By Abby Lowell
Timber to Tideline
My feet sloshed and squished around in my shoes like they were in a washing machine. The lower half of my legs seemed to disappear into the trail as thick, black mud coated every trace of skin beneath.
Somehow, my son had avoided the wretched mud holes. He bounded along, over logs and carefully snuck past wide leaves of devil’s club.
“The prickly parts,” as he called them, were “not nice.”
Besides being worried about those pokey and prevalent plants, my four-year-old seemed to care little. His eyes darted up and down along the trail and his smile was wide, like he’d stuffed an invisible orange rind between his lips. The 9-month-old on my back was in dreamland and her little mouth hung open slightly. We like to call this the “catching flies” pose.
If you’re just tuning in, my family and I made a promise nearly a month ago: To get outside more, no matter the weather, no matter the challenges — yes — no matter what.
On this day’s hike we were trying to make good on that promise; it’s a goal that’s proving harder than expected to achieve.
Back on the trail, I was not faring quite as well as the kiddos. Besides being covered in mud and who knows what, I was uneasy. With a baby on my back on what has been described as “the worst trail in Juneau” I feared a mis-step. Of course, there was no real danger, unless you believe in bog monsters, but I had hoped to stay relatively clean and dry. All my efforts were in vain and after the first few brutal mud-dunkings, I gave up.
Aside from the mud, it was a glorious summer day in Southeast. The air was dry and calm. The rainforest understory was draped in a thick coating of lush — ferns, devil’s club, mosses, blueberry bushes, to name only a few, spread on every surface — and the forest’s sounds meshed into a joyful cacophony.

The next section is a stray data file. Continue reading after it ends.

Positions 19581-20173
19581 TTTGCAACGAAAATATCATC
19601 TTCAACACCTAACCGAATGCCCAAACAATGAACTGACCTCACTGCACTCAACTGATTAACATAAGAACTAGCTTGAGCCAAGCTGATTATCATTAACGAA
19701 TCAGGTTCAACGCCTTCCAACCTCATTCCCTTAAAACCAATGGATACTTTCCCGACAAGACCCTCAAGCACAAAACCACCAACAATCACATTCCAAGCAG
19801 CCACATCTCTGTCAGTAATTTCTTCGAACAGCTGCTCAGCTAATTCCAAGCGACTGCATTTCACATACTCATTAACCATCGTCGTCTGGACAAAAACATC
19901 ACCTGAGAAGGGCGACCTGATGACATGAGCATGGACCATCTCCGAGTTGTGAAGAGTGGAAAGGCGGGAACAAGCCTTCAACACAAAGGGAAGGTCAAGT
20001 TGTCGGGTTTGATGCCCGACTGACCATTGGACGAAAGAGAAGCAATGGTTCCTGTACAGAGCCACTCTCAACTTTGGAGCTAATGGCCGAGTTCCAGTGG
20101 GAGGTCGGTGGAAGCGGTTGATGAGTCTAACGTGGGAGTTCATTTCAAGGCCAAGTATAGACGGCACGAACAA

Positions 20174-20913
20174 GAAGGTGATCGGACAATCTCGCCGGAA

Getting to this point had taken our family roughly three hours. There had been the planning and packing, then re-planning and re-packing. It’s not easy living in “promiseland.”
You see, we’ve always planned big; a “quick hike” for us is a jaunt to the top of Mount Jumbo, a “little outing” may be a run to the top of Eaglecrest and back. Our kid-free years were spent smiling at the top of many high points.
But now, with two little ones, hiking to the summit of a mountain via root-ridden trails and seriously steep everything, may not be the best idea. It’s not that I don’t trust myself, it’s that I wouldn’t want something to go wrong with a child in tow. Frankly, I don’t want anything to go wrong, if I can help it.
So my husband and I compromise a lot. We reel in our BIG plans and opt for something less strenuous. We squirrel away a lot of our ideas for a time when the kids are older and before we get too old.
At first, I’m always disappointed. By the end of the adventure, I’m always pleasantly surprised.
On this day, we had already scaled back our plans to hike Mount Juneau. At one point we considered Sheep Creek, but soon identified multiple possibilities for child meltdowns. We went back to the drawing board.
“What about a run out North Douglas?”
“A hike at False Outer Point?”
We finally decided to keep it simple and hike out our back door on the Bonnie Brae Treadwell Ditch spur trail.
It was a good choice on all fronts — except for the mud holes.
The lesson: Outings don’t have to be epic to be memorable. But memories will not be made unless you get out there and make them.